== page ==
Cyborg blues from the near future

It is no new feat to be a genre-bending indie artist in Portland. In fact, single-style bands have become a sort of endangered species in the music world.

It is no new feat to be a genre-bending indie artist in Portland. In fact, single-style bands have become a sort of endangered species in the music world. On Mattress’ new release, <i>Low Blows</i>, mastermind Rex Marshall continues his unapologetic mingling of old-school blues and electro-synthesizers, taking the idea of blending influences to the next level. The end result is something similar to what you would imagine prison blues to sound like in a futuristic society of robots with very deep voices.

Marshall, who also works at the Portland State library, has been producing interesting tunes under the pseudonym Mattress for over four years. In that time, his sound has maintained a common thread based on the noises he’s consistently drawn to.

“I like a lot of new wave, but what inspires me a lot is old blues music,” said Marshall. “Mixed with Kraftwerk or Suicide. I don’t want to be totally techno-dance-Depeche Mode-rave but I do want to blend that with poor man’s blues.”

He certainly succeeded in making an album with an original sound. Those familiar with his work would undoubtedly be able to pick a Mattress song out of a lineup. The music on Low Blows is dark in an unconventional way—far more quirky than creepy. He intelligibly masks hardship with eccentricity, exploiting his demons to keep them at bay.

“You find these themes that keep popping up in your life and try to get rid of them,” said Marshall. “That’s it. Then you sing the song 30 times in a month. It keeps it alive but makes it really annoying so you don’t want to talk about it anymore.”

Acknowledging those themes, with oddball panache to spare, has landed Mattress a mob of followers across the country. Touring with Portland’s Experimental Dental School, Mattress made its way from Sacramento to Brooklyn during the month of September. The tour had been a goal of Marshall’s for quite some time, allowing him an opportunity to interact with audiences outside the Portland area. His preferences while performing live are simple, but specific.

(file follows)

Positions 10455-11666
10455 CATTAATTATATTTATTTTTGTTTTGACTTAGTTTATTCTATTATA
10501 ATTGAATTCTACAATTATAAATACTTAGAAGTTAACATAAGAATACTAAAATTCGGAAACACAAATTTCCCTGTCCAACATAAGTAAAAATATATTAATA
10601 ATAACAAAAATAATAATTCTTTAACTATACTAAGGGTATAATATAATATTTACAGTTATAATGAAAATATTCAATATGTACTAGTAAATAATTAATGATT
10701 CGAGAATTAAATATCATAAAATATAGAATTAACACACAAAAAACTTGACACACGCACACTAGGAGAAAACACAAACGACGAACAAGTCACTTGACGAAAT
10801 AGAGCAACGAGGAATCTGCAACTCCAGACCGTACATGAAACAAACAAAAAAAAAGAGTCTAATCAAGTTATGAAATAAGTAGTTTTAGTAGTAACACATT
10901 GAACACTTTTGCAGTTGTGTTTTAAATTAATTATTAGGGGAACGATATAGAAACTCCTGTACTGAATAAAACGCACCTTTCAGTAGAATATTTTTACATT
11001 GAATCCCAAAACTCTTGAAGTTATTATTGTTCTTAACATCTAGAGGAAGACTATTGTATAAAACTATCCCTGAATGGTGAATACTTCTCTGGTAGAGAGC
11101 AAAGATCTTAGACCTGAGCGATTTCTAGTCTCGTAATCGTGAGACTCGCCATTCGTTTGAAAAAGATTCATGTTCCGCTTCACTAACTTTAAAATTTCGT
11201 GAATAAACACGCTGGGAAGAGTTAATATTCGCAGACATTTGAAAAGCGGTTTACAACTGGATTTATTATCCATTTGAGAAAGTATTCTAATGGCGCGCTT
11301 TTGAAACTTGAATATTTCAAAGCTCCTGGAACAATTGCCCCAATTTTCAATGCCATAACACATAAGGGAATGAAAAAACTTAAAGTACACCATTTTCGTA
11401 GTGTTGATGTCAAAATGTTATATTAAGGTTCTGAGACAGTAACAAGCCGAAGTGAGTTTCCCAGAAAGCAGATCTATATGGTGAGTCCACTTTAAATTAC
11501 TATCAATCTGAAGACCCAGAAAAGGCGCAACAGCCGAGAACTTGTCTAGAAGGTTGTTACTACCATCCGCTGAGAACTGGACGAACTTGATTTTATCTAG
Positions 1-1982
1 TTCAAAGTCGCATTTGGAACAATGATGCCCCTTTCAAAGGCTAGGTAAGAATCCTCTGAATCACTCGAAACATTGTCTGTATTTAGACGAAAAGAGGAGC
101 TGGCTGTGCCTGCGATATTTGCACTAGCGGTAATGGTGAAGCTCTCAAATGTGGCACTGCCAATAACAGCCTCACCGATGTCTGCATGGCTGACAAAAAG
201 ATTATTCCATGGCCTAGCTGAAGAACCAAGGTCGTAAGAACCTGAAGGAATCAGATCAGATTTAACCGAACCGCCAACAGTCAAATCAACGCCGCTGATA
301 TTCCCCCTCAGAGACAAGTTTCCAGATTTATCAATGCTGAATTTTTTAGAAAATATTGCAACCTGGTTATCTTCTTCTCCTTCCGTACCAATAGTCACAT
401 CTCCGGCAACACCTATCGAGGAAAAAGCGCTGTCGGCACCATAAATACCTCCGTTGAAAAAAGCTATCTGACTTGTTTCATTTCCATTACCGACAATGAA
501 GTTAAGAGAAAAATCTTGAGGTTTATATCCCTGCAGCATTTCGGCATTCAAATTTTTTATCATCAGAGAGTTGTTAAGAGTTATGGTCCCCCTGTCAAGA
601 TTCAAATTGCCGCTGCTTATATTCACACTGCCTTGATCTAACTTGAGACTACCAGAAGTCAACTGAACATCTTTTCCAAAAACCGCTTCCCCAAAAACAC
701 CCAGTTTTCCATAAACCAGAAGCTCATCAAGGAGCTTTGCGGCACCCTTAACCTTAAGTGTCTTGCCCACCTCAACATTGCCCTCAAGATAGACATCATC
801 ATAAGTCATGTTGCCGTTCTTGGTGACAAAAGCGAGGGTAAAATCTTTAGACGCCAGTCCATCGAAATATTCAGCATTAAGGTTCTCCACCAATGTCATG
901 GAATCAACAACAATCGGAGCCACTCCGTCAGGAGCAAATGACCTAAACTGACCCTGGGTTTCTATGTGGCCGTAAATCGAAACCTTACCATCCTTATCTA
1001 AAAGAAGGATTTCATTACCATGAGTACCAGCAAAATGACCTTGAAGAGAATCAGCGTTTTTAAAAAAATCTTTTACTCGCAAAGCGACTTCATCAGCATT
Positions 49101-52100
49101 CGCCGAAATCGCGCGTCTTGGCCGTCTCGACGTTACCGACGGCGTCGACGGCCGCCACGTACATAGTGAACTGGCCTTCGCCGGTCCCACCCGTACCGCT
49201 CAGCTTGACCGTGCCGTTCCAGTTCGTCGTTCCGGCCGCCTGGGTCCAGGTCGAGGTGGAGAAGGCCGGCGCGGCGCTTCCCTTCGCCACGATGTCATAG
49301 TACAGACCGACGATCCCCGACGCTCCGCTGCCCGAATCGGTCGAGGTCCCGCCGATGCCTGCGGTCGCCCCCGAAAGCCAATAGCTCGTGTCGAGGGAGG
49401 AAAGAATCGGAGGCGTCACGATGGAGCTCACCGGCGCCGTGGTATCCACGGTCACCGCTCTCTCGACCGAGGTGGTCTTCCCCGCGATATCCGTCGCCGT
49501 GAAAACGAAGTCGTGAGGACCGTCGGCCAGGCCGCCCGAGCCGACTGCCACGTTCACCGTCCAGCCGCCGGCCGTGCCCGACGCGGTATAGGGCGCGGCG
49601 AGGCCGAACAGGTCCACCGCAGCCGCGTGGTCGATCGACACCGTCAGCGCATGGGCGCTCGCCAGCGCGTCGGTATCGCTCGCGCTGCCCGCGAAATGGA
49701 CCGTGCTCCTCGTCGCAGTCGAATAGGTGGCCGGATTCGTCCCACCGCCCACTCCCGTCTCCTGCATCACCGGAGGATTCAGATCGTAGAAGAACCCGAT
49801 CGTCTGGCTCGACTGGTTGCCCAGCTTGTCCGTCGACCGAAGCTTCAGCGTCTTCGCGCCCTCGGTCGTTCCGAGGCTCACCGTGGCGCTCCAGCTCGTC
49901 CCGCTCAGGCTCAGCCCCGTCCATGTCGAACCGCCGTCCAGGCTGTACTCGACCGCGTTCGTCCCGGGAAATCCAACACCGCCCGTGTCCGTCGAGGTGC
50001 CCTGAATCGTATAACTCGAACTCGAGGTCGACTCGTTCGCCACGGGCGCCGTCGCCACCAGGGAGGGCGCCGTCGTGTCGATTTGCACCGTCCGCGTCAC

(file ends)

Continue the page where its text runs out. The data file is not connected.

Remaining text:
“I like to have a few people there that will give me a reason to play really well,” said Marshall. “I’ve heard my songs way too many times. I’m not playing them for myself anymore.”

He does, however, continue to record new music regularly. Unlike his previous releases, <i>Low Blows</i> took a turn for the slightly more professional and time consuming, which is evident in the album’s superior sound quality and details. Staying true to his apocalyptic-with-a-twist nature, the new release allows you to hear all of the signature low-fi stylings of Mattress without a sub-par production quality getting in the way.

“It took me a while to make it,” admits Marshall. “It took like four months, that’s the longest I’ve ever taken. Usually I can write a song every day and just nail it out. I thought this one [through] and mixed it more carefully than I’ve ever done. I also had this one mastered. I kind of got more serious.”

Of course, not everything about Mattress is to be taken seriously. Marshall decided on the name of his project based on very little.

“I like it because it has two t’s and two s’s. And it’s comfortable but dirty, too.”

Shamelessly confined by nothing, listening to a Mattress song is like the audible equivalent to looking at a Bosch painting through rose colored glasses: haunting, layered, yet strangely solacing, just as Marshall intends.

“I like to write about struggle and survival and inspiration–I guess.”